Published by the Students of Johns Hopkins since 1896
April 23, 2024

This past Friday and Saturday, William Shakespeare’s greatest works leapt, frolicked and cajoled throughout Arellano Theater as a troupe of six actors promised to squash all thirty-seven of the Bard’s plays into one two-hour long performance.

And squash they did, as they swapped costumes and churned through comedies, tragedies, and histories faster than you can say Titus Andronicus. All of this merriment came as a part of the Barnstormers’ intersession production of The Complete Works of William Shakespeare (Abridged), directed by sophomore Daniel Weissglass.

If you are looking for a scholarly critique of the Bard’s work, The Complete Works... may not be for you. But for those who grew weary of Shakespeare in their high school English class, this fun and light play comes as a breath of fresh air, reinvigorating dusty and sometimes exhausting plots with humor and a dizzying array of whimsical reinterpretations of Shakespeare’s writing.

The play opens with sophomore Ryan Blake and junior Lien Le attempting to decide whether or not the audience has a wider breadth of knowledge about William Shakespeare than they do.

It becomes clear immediately that these characters are no aficionados on the Bard, but are instead charming clowns, looking to affectionately mock the most well-respected writer of all time.

Soon, the other four members of the acting troupe are brought onstage and the play spins off into a wild ride full of cross-dressing and spit takes, all in the effort to touch on each and every one of Shakespeare’s plays.

It is never quite explained why these six people have decided to take on this enormous task, but the audience is not about to complain, not when Othello is transformed into a rap, the histories are conveyed through a football game, and Titus Andronicus becomes a cannibalistic cooking show.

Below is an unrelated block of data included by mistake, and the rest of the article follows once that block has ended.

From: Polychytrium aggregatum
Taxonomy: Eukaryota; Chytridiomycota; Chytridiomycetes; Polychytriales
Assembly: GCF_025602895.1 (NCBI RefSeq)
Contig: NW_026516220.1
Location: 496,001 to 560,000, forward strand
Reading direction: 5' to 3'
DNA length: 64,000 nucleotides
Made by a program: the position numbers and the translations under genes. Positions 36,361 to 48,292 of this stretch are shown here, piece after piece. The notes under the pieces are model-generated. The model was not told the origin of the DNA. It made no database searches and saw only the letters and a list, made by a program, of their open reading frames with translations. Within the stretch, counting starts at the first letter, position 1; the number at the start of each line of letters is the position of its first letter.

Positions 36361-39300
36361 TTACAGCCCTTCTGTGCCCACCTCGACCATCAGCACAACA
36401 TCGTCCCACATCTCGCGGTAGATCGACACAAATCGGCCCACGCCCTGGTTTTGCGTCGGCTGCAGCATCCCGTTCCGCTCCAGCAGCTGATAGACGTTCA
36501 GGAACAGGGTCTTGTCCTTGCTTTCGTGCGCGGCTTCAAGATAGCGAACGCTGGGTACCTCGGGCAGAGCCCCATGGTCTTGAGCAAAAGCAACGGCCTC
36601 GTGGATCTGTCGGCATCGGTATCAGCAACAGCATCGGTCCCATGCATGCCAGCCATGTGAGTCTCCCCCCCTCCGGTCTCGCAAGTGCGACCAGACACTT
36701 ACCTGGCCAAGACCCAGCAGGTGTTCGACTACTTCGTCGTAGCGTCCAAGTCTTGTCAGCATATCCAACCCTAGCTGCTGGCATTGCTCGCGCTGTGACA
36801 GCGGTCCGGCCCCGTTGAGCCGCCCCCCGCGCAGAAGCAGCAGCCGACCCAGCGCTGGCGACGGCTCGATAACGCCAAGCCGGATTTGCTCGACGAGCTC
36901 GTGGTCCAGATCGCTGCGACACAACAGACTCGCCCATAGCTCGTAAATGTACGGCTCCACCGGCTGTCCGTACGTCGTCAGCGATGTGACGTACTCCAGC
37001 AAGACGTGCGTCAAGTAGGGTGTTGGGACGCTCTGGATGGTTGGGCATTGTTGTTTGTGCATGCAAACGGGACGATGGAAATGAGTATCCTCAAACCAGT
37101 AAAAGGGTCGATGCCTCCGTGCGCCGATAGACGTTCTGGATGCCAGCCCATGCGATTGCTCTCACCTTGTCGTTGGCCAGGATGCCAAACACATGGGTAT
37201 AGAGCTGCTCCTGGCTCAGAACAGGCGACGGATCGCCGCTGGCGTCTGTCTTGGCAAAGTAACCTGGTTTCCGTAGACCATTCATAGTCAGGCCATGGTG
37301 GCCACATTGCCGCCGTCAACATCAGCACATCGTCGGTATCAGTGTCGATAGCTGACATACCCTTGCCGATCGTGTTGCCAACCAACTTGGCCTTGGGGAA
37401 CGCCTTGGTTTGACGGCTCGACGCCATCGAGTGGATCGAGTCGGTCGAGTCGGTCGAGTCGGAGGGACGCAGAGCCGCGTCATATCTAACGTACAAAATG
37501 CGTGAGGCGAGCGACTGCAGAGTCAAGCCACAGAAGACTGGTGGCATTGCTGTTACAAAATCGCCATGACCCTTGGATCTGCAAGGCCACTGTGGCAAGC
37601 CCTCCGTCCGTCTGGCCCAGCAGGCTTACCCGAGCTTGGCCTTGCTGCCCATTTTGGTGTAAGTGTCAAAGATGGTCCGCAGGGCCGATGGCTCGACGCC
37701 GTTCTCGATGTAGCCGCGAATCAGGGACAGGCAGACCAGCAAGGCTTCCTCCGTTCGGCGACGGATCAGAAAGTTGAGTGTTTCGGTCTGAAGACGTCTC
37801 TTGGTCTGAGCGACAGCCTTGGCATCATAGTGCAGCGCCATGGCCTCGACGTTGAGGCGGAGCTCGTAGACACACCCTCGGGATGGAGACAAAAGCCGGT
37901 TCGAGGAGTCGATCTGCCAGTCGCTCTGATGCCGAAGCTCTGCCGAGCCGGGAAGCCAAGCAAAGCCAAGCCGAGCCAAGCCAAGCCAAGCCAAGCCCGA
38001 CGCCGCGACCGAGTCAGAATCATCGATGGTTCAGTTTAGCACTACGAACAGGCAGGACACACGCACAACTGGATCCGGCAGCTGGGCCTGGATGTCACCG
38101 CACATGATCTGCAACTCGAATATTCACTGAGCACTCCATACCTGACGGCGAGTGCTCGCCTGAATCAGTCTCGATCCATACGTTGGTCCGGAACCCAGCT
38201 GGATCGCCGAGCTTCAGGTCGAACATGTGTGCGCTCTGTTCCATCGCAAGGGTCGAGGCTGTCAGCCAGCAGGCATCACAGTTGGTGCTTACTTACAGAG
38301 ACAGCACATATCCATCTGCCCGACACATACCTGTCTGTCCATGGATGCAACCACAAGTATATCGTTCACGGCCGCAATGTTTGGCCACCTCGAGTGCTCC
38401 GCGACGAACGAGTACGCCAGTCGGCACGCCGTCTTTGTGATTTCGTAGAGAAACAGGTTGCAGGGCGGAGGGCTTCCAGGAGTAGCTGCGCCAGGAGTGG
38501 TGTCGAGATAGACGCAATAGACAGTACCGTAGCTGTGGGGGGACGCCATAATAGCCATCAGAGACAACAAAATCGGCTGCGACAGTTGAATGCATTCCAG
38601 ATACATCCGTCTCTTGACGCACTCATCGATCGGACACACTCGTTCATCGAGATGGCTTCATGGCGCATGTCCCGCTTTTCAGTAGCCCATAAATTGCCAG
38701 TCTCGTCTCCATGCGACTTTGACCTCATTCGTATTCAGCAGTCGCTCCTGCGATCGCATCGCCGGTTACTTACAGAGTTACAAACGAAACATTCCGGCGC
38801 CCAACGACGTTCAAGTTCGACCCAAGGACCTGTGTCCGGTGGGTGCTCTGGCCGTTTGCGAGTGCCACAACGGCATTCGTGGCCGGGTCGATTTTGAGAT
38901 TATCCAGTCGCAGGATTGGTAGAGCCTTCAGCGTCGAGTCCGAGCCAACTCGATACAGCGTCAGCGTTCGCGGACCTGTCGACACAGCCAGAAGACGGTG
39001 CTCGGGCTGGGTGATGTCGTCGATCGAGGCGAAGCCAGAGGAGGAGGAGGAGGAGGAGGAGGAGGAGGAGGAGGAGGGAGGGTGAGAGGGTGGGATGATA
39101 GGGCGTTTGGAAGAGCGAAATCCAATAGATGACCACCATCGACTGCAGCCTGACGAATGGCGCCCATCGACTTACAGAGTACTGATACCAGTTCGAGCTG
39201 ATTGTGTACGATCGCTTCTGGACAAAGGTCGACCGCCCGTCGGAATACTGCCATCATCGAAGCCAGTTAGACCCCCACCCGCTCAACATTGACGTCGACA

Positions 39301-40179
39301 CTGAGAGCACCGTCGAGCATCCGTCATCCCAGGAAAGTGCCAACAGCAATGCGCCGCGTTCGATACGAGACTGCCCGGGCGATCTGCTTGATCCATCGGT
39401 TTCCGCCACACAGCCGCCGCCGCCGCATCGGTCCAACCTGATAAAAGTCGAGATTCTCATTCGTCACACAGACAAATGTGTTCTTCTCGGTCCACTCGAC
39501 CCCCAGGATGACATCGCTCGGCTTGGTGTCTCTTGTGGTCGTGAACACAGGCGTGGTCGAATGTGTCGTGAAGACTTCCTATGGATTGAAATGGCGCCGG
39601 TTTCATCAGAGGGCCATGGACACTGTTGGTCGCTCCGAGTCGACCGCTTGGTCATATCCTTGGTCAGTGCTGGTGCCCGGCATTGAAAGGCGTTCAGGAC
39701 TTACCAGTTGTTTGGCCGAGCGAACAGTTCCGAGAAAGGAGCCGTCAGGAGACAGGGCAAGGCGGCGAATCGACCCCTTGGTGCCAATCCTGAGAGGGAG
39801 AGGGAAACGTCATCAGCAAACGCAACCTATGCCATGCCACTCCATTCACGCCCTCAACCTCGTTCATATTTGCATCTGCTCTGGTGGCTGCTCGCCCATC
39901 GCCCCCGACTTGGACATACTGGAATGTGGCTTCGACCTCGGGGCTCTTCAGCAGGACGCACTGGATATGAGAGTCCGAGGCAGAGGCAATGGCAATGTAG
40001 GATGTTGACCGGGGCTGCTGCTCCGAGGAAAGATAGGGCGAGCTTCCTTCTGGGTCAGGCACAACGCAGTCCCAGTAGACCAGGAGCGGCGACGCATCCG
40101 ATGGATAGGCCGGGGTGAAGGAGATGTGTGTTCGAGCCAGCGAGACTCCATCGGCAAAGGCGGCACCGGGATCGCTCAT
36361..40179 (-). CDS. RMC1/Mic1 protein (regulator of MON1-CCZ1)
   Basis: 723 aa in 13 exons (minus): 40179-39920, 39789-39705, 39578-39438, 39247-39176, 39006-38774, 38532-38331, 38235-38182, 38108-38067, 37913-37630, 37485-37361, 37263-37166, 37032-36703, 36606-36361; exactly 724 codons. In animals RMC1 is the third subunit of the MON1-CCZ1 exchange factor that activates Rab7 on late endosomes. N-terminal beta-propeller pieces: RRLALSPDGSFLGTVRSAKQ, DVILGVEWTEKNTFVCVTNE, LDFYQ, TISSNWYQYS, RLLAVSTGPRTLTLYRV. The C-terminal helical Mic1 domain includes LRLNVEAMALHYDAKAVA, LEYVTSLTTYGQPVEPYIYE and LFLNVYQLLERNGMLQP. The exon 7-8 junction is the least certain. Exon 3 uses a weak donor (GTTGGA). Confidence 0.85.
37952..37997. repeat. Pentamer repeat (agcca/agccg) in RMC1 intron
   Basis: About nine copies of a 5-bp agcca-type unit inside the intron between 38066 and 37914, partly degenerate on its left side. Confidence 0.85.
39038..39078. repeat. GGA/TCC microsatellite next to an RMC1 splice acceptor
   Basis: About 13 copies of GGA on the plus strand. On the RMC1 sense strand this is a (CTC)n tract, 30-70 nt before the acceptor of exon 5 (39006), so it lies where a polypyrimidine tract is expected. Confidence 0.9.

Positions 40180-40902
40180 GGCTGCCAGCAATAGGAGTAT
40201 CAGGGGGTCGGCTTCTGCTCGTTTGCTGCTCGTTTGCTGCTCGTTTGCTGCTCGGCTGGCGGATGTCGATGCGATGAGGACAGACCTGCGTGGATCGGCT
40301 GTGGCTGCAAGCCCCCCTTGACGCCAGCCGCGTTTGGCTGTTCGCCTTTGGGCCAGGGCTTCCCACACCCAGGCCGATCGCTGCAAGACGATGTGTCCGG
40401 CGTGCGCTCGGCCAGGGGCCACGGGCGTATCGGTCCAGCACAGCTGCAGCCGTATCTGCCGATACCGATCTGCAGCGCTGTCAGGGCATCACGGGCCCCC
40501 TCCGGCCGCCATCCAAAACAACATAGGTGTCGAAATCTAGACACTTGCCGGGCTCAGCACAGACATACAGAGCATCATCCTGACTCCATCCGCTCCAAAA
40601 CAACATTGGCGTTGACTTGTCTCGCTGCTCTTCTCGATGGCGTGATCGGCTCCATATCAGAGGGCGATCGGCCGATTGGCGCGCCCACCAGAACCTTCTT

Freshman Matt Moores, sophomore Morris Kraicer and sophomore Grace Mumby stood out as supporting actors, each playing a wide array of characters and providing gentle moments of relief from the frantic energy of the play.

Moores’s spot-on comedic timing and quiet demeanor won him laughs as he swung swords in Romeo and Juliet and later played the ditzy daughter in Titus Andronicus. Mumby elegantly juggled absurdly fast character shifts and physical comedy stunts. Meanwhile, Kraicer committed wholeheartedly to the absurdity of Queen Gertrude in Hamlet and bounced around the stage like the Eveready Bunny in Converse sneakers.

Each actor did an impressive job of breaking the “fourth wall” and incorporating the audience into the world of the play.

Unlike most theatrical productions, The Complete Works... made use of audience participation, asking various showgoers to do everything from scream onstage to discuss the quality of their intermission experiences.

Ryan Blake and Taylor Barfield controlled most of these interactions, expertly tossing in ad libbed taunts and lines of encouragement.

Director Daniel Weissglass managed to coordinate this risky use of improvisation, keeping these moments amusing without becoming self-indulgent for the company.

A highlight of the show came when the Director of Homewood Arts, Eric Beatty was called to the stage. His portrayal of Ophelia’s unconscious was both nuanced and edgy. His dashes across the stage demanded that the audience look inwards at themselves and ask the question, “What does it mean to be human”? He was an excellent sport.

While the Barnstormers’ production of The Complete Works of William Shakespeare (Abridged) succeeded in providing its audiences with a delightful and fun evening of theatre, it is perhaps more notable for selling out Arellano both nights.

Many students involved with theatre at Johns Hopkins are quick to complain that arts groups are not supported enough by the JHU community — and with good reason.

Many productions struggle to fill even a quarter of their theater each night, and they find that many students have never even heard of their theatrical organizations.

And yet, this particular production managed to do the impossible and fill every seat in Arellano. They even had to turn away eager patrons for lack of space. Perhaps the Barnstormers did an especially good job advertising, or perhaps the Hopkins community was just looking for an opportunity to laugh at something academic.

Whatever the reason may be, hats off to you, Barnstormers and to you, Mr. Shakespeare.

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